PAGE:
Cornell University would not be the institution it is without its suppliers, said Human Ecology Assistant Dean Craig Higgins at the third annual supplier recognition event hosted by Cornell Procurement Services June 11. Cornell is a demanding customer, but it's also one of the first Ivy League universities to recognize suppliers for performance in product and service quality, pricing, order fulfillment, customer satisfaction, and social responsibility. In his address, Higgins praised Cornell's supplier recognition process, saying that it helps distinguish how the recognized suppliers differ from others.
The 21 suppliers acknowledged this year represent only small number of those currently servicing Cornell. According to Mr. Higgins' creative statistics, the combined dollars Cornell spends yearly on purchases can wrap around the Earth's equator 1.7 times. That's actual dollar bills, by the way, end-to-end. This amazing fact elevates the importance of making sure Cornell's dollars are well spent and of recognizing vendors that give Cornell the best value.
Suppliers recognized through the program are awarded with top recognition or honorable mention. Top recognition suppliers meet or exceed performance standards for all eligible quarters of the previous fiscal year, while honorable mention suppliers meet standards for two quarters. To determine which vendors to recognize, Cornell asks suppliers to provide metrics to support performance figures, Cornell buyers complete two customer satisfaction surveys based on purchases, and vendors were asked to submit corrective action plans and narratives supporting why they should be recognized as top performers.
Suppliers don't find it difficult to participate in the program. Eagle Envelope began participating this year and received honorable mention. Dave Martin, president at Eagle Envelope, said the process was eye-opening, because self-evaluation is not always easy to do. "It motivates you. Whenever you're graded or scored, you obviously want to do better. It makes you step back and look at things more carefully. It will help us be a better vendor."
For larger companies like Graybar Electric, which received top recognition this year – up from honorable mention last year – participation is almost second nature. "We're already doing much of the self-evaluation the program requires," said Angelo Scivetti, sales representative for Graybar. As for how they rose in the rankings, Scivetti explained, "Our primary goal is to continuously improve. Our focus is delivering products when we say we will." The customer-focused company has a 98% on-time delivery record and fulfills orders to Cornell from two locations – Syracuse and Vestal.
W.W. Grainger, which provides thousands of products over a variety of commodities, also upped its ranking from honorable mention to top performer. George Plew, government account manager at the Vestal branch, attributes a portion of the shift to the customer satisfaction surveys, which were introduced in last year's program. But the surveys were a double-edged sword. Grainger's ranking of honorable mention last year was down from their top recognition award received during the first year of the program. The surveys revealed Grainger hadn't yet formed solid relationships with some of its campus customers, so using survey results, they targeted where they fell short previously. "This year," said Plew, "we were able to build relationships with more customers, so they knew us and were then able to provide positive feedback on the survey."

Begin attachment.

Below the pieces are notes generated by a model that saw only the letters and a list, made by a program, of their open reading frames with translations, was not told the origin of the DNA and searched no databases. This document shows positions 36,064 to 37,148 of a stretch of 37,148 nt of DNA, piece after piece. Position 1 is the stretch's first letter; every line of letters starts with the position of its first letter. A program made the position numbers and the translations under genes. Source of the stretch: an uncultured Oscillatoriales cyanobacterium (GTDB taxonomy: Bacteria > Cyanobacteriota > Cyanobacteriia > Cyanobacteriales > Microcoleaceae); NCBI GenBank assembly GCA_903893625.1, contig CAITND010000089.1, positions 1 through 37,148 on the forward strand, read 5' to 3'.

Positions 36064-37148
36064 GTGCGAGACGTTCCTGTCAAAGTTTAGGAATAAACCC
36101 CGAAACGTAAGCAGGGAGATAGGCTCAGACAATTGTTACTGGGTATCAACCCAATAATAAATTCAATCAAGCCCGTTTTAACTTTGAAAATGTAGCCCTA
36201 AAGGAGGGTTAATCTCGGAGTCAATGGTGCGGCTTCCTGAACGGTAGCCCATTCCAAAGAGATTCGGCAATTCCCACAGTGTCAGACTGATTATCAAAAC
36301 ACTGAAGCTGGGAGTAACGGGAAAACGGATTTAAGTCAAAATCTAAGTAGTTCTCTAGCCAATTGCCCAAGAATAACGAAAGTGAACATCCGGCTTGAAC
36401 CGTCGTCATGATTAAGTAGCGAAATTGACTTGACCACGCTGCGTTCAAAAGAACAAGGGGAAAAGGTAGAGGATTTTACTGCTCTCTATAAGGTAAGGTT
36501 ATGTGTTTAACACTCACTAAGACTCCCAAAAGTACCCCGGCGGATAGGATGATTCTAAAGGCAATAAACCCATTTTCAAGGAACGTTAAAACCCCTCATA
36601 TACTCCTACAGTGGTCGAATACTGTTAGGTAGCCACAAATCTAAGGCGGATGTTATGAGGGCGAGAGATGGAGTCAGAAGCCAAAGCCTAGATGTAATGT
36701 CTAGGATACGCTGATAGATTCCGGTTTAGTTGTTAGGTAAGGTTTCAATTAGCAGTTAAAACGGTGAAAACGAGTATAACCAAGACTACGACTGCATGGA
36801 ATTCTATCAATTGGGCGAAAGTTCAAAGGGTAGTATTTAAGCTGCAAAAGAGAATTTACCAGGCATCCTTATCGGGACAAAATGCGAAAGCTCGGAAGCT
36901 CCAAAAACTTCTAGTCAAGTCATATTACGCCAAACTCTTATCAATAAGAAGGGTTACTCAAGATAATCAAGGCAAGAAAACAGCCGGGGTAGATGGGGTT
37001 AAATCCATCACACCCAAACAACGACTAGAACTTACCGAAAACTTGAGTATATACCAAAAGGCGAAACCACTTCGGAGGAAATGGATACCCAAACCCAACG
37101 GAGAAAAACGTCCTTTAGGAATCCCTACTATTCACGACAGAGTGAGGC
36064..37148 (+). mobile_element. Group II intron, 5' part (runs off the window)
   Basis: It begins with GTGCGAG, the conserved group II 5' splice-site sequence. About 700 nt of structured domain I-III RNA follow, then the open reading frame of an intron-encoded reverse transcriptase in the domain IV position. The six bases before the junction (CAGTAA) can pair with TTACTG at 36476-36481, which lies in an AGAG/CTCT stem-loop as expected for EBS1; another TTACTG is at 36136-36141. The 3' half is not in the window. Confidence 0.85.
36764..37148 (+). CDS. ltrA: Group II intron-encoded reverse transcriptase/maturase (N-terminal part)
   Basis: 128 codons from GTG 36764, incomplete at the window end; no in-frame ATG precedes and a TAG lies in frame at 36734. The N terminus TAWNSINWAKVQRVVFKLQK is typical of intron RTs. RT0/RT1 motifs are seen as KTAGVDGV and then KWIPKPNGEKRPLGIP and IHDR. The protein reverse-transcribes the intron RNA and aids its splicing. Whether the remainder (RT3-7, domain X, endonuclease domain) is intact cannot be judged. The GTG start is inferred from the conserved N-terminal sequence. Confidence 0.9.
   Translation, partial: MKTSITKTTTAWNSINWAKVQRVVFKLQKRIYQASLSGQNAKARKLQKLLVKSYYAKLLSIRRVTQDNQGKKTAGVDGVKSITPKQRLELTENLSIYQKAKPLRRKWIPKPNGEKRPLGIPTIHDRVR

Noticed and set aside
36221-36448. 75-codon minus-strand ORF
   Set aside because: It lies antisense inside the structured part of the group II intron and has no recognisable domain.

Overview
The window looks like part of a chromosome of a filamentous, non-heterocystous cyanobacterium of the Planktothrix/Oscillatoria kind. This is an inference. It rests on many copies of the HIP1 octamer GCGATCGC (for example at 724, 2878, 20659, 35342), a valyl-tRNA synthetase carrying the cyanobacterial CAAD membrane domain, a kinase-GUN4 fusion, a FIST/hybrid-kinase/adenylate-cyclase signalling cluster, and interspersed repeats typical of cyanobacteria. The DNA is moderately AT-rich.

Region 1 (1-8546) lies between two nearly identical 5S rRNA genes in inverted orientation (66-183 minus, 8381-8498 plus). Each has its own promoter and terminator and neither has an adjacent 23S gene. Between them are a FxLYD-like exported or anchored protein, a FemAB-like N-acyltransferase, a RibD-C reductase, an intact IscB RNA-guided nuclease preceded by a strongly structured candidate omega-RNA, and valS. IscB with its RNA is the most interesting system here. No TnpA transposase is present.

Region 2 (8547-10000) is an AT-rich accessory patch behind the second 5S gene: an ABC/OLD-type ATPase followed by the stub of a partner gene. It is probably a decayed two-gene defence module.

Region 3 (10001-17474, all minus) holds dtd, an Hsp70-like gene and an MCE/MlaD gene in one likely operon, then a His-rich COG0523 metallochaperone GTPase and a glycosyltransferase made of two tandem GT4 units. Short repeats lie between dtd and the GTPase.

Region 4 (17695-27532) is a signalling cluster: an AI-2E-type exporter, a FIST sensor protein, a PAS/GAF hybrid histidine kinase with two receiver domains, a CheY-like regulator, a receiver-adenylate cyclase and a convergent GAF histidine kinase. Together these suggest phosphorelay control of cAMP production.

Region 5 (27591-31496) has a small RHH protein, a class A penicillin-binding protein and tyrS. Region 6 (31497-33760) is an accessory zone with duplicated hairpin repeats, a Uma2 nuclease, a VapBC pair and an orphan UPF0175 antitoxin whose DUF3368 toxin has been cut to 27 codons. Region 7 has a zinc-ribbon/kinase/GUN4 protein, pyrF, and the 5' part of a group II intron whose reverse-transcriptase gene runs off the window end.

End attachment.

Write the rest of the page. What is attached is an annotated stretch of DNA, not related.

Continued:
Combining the supplier recognition process with presence at the Cornell Supplier Show held June 12 in Barton Hall, vendors find opportunities to meet new customers and keep in touch with current ones. Plew finds the show very helpful, because "people inquire about how to order Grainger's products. I get to meet new customers and follow up with our current customers. It helps."
The supplier show, produced again this year by The Events Company out of Syracuse, NY, featured 119 suppliers, using 142 booths. This year, vendors were grouped and booths were color-coded. Lab and scientific vendors were grouped in the center of the floor and diverse supplier booths were grouped in yellow, near the front. Kevin Samolis, chief of staff at The Events Company, explained that this event differs from other events the company produces because "the benefit is for the suppliers, who are really the customers for this event."
Vendor costs for this year's event were reduced to encourage more supplier participation. "Every year, we try to reduce the fee for attending the show," said Samolis. "This year, we had record participation." Samolis encourages vendors to sponsor the event, which helps reduce show costs and gives suppliers a chance to be recognized for their contributions. Suppliers provide such items as programs, flyers, and banners, and in return, they receive recognition in the show's program for levels of sponsorship.
See the complete list of recognized vendors on the Procurement Services website.
Article by Jamie Parris, staff writer for the Division of Financial Affairs. A version of this story appeared in the Pawprint.